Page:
The stupidity of the restrictions is most succinctly pointed out by the aggrieved organisers on their highly public website : “removing the foreigners from the performance does not change the song at all”.
Police – from law enforcers to curators of art
What is also quite worrying is the police’s immediate association, here, between art and politics. The event was not designed to be a political rally – its performance at the Speakers’ Corner was likely planned for symbolic rather than functional reasons. Why the police felt it had a need to intervene in this situation is completely beyond me – it seems the police have gone from being enforcers of peace to curators of art. Instead of seeing the event as, really, what it was – essentially a piece of socially conscious performance art – the police decided to take it heads on as public speaking of a political nature.
Even as a piece of art, the lyrics of the song, according to members of the group, had been approved by the MDA – it seems even these usually stringent filters are not enough for Singaporeans. Clearly having foreigners in a performance turns it from mere art into politicking.
I make no assumptions about the foreigners in question, I do not know them nor do I know how long they have been in Singapore. The sentiment behind this issue, however, one that foreigners should not take part in any public complaining about local affairs, seems oddly hypocritical considering our foreign talent drive. It seems now that while we may encourage foreigners to live and work here, and contribute to our burgeoning economy, they may not take part in any public singing that totters about a “local context”. How very, very capitalistic of us – we appreciate your work but that’s about it.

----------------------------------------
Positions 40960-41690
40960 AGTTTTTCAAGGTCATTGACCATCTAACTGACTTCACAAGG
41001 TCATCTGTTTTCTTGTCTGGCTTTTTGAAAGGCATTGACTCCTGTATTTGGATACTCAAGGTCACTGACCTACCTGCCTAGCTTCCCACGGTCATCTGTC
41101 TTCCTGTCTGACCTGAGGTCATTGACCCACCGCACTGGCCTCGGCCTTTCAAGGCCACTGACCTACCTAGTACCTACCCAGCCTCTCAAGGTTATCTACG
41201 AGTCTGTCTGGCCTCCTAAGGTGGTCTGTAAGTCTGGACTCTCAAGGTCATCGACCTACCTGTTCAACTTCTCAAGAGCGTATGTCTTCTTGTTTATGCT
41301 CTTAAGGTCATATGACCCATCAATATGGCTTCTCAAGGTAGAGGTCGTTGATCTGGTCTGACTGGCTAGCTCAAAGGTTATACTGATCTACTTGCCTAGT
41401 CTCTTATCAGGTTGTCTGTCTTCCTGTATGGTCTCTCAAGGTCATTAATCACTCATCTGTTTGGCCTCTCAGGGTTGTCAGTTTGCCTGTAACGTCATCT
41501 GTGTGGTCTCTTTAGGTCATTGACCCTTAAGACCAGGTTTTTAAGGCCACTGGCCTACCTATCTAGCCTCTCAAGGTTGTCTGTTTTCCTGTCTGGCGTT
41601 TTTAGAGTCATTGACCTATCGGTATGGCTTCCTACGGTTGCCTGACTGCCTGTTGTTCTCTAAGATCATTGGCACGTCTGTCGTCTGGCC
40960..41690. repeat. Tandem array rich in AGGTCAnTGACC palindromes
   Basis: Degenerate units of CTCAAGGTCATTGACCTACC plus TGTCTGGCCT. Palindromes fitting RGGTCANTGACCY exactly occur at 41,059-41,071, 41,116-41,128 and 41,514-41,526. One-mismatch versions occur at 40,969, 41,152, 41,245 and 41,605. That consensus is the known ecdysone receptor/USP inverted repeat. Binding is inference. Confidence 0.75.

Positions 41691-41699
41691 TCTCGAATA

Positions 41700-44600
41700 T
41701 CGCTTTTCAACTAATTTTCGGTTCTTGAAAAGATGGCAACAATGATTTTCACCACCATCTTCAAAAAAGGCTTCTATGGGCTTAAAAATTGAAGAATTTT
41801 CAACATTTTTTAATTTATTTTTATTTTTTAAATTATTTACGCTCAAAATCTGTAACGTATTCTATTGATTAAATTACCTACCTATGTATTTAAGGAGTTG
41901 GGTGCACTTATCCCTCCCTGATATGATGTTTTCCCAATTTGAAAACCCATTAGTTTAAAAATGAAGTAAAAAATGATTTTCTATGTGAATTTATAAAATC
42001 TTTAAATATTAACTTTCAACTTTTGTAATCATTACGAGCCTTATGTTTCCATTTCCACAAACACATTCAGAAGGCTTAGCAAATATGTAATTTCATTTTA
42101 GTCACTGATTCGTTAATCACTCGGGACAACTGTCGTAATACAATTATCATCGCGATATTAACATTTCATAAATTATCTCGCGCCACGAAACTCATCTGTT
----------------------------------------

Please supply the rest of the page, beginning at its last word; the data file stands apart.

Perhaps it is unfair to read the actions of the police in such a large, expansive way. I have my doubts that xenophobia was on their minds when they came up with their odd conditions for the Complaints Choir.
What is more likely is a simple chain-of-command affair: get rid of any potential sensitivities before someone higher up on the ladder of neuroticism catches wind of it. Do we blame them, really? Given how anything can offend in this country, the police’s simplistic solution was simply a knee-jerk reaction to the perceived problem: how would Singaporeans react to a handful of foreigners complaining about Singapore?
It is something we have to ask ourselves. Is it really that big a deal? Do not the conditions that bug all of us bug those who live, but might not have been born, here? Are we going to be so ridiculously exclusive as to say that birth-right determines bitch-right? And on a higher level, would not foreign, potentially more objective input on local affairs serve a greater purpose than the highly partisan noise we hear all the time?
I find it ironic that our government leaders, particularly the Minister Mentor, find it fit to comment on the affairs of other countries, but that the act of returning the favour often finds itself unwelcome and most spitefully turned away.
This issue will likely attract bad press from onlookers, both locally and abroad, and far be it for me to say that whatever noise they stir up, it will be far worse than a little bit of complaining.
In the meantime, foreigners be warned: complain at your own risk, we cannot guarantee your sanity.
About the author: Joel “is currently a national serviceman awaiting release and the start of the rest of his life.” Joel also writes on his personal blog, The Daily Backtrack, here.
Read also theonlinecitizen’s report on the incident.